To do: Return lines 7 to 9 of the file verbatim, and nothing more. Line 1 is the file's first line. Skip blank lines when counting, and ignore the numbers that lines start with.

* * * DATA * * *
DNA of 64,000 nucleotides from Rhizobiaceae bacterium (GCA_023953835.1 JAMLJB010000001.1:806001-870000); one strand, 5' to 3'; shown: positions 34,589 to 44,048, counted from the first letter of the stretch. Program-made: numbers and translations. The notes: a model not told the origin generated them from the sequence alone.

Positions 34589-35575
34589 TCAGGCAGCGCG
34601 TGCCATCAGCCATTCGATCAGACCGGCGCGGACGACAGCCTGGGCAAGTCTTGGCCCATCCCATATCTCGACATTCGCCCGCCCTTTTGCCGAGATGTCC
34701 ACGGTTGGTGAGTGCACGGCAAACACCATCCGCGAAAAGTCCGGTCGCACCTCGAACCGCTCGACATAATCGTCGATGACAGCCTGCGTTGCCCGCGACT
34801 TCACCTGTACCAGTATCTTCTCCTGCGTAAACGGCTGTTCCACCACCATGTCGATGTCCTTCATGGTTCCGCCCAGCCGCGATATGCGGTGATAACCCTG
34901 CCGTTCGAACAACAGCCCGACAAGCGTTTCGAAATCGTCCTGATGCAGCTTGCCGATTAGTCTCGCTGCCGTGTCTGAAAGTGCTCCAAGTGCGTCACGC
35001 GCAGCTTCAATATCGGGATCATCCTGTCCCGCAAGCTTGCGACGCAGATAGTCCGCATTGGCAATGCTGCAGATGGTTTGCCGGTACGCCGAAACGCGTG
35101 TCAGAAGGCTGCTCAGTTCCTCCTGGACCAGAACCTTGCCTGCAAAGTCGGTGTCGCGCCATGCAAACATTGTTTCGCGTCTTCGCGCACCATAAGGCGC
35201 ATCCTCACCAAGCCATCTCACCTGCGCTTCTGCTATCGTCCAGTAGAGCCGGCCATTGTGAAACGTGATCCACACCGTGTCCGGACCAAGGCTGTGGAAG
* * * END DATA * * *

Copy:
34901 CCGTTCGAACAACAGCCCGACAAGCGTTTCGAAATCGTCCTGATGCAGCTTGCCGATTAGTCTCGCTGCCGTGTCTGAAAGTGCTCCAAGTGCGTCACGC
35001 GCAGCTTCAATATCGGGATCATCCTGTCCCGCAAGCTTGCGACGCAGATAGTCCGCATTGGCAATGCTGCAGATGGTTTGCCGGTACGCCGAAACGCGTG
35101 TCAGAAGGCTGCTCAGTTCCTCCTGGACCAGAACCTTGCCTGCAAAGTCGGTGTCGCGCCATGCAAACATTGTTTCGCGTCTTCGCGCACCATAAGGCGC